In her book Bird by Bird: Some Instructions on Writing and Life, Anne Lamott says, “For some of us, books are as important as almost anything else on earth. What a miracle it is that out of these small, flat, rigid squares of paper unfolds world after world after world, worlds that sing to you, comfort and quiet or excite you. Books help us understand who we are and how we are to behave. They show us what community and friendship mean; they show us how to live and die.”
My hope is that this is what books become to you—as important as almost anything else on earth. This blog is about helping you find the miracle in these small, flat, rigid squares of paper while you are in middle school and beyond. Once you read alongside me, you are forever a member of my tribe of readers. No matter how you old you are, when you need to be reminded of the power of a good story, you will find me here, waiting to place one in your hands.
Monday, October 21, 2013
Thursday, July 4, 2013
|Lauren Myracle signing my copy of Shine|
“The approach of twilight, along with the insect sounds that heralded it, made me feel alone in a way of separating me from all things human.”from Shine by Lauren Myracle, page 143 (paperback)
“Dark flecks messed with my vision, because turned out I wasn’t so good with heights. I didn’t know it till then. Wasn’t that odd? All the stuff that went into mind and body and soul, and so much of it left buried unless the right situation came along to unearth it.”from Shine by Lauren Myracle, page 157 (paperback)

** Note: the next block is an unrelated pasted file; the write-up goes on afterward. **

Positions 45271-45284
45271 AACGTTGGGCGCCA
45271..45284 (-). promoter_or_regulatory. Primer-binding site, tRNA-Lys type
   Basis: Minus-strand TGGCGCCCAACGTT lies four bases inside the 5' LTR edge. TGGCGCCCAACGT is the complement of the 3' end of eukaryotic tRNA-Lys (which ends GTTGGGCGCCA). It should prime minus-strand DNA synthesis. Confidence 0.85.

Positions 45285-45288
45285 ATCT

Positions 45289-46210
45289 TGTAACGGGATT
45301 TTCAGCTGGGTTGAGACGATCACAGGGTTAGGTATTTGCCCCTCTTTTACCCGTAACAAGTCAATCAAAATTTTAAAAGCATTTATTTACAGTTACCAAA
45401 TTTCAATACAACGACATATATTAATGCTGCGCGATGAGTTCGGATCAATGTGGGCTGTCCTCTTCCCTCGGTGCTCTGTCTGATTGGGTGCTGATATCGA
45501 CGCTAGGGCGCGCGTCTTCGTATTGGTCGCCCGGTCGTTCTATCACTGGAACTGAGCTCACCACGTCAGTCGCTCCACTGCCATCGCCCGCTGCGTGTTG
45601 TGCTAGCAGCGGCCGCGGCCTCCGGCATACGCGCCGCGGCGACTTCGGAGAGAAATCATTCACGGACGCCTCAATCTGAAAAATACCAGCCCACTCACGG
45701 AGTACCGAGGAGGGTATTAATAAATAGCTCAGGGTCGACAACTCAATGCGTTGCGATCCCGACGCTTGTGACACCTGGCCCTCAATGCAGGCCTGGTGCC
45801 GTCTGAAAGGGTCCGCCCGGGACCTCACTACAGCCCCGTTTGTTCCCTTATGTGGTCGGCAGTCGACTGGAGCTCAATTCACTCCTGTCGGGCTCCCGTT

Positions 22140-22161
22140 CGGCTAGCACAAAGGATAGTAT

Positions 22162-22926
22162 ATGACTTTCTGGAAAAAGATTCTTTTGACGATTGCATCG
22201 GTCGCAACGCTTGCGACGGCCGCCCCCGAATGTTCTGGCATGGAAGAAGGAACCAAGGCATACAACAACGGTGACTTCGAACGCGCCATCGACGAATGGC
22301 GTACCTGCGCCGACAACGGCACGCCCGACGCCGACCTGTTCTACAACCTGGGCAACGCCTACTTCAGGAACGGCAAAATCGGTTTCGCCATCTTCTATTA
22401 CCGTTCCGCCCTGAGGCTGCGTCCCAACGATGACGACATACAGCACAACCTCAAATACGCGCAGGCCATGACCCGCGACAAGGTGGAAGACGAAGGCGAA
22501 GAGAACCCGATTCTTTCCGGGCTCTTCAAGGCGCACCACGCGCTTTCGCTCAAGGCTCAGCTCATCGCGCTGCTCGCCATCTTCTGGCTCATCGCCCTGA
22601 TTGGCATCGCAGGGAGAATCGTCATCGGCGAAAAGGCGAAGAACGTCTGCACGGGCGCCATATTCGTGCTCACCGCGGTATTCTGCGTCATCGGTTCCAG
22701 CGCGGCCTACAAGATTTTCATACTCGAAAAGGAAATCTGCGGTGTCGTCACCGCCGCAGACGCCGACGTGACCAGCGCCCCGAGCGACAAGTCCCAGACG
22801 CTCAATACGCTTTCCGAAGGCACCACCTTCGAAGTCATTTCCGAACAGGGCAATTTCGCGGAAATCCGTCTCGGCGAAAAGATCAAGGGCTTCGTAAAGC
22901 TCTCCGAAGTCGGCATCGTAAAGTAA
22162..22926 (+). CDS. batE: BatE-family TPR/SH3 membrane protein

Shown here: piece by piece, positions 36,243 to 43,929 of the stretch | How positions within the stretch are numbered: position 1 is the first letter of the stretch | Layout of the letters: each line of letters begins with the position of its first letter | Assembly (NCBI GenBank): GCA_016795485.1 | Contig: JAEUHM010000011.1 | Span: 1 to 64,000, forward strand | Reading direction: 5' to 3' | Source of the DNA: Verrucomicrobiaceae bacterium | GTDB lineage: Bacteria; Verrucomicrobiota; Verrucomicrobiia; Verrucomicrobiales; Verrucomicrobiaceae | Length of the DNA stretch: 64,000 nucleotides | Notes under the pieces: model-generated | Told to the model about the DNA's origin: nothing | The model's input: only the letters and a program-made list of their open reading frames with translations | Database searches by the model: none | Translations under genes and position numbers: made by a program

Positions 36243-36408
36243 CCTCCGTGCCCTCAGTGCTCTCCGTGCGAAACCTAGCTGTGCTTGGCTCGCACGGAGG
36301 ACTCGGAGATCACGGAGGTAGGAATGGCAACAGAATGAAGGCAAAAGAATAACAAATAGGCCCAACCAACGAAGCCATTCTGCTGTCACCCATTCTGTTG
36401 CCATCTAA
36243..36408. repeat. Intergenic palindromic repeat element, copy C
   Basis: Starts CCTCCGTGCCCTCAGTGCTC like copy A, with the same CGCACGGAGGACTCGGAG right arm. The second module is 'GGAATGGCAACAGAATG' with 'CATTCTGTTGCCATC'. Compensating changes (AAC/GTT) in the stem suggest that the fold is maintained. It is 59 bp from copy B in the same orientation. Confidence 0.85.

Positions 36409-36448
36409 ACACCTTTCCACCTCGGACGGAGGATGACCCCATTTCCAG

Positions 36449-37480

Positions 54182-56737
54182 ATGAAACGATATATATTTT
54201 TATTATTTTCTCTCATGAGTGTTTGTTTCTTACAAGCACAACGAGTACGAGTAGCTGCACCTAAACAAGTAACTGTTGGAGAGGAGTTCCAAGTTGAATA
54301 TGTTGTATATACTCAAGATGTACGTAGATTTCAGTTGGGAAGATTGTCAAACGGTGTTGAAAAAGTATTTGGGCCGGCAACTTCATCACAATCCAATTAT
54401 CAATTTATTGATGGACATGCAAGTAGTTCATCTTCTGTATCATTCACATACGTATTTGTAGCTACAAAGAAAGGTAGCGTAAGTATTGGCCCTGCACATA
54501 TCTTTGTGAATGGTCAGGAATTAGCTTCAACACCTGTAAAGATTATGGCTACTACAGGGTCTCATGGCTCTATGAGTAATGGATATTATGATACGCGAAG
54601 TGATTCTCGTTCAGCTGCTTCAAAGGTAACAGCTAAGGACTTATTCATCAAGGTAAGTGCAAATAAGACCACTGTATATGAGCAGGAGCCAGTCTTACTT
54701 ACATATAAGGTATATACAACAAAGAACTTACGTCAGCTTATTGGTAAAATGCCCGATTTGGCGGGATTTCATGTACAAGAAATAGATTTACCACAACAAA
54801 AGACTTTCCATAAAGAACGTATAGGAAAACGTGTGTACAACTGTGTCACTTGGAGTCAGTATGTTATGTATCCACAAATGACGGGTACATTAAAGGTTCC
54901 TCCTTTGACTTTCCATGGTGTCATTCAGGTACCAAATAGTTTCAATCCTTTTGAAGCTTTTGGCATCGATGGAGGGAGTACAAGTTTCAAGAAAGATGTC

“I hid in the shadows, but hiding had the power to hurt, too.”from Shine by Lauren Myracle, page 291 (paperback)
Monday, July 1, 2013
from “Triage, Class Two” in Formerly Shark Girl by Kelly Bingham…I wonder,what would it be like if we all wore tagsdeclaring the state of our injuries?Because we all have them—call themwhat you will. We all walk aroundwith thorns on our shoulders,in our heads, our hearts, our past,our present.Significant. Minor. Immediate.
Wednesday, April 3, 2013
Tuesday, April 2, 2013
Preston’s is a story of life and death, of anger and forgiveness, of an unspeakable crime that no human being should have to endure, and the unbelievable family that not only endured it, but took the very bullet that shattered their wold and used it to carefully rebuild their lives.His tale is all of these things, but more than anything else, Preston Scott’s story is a story of overwhelming love—the kind of love that can change the world—and if you never before believed in the power of love, Preston’s story will make you a believer.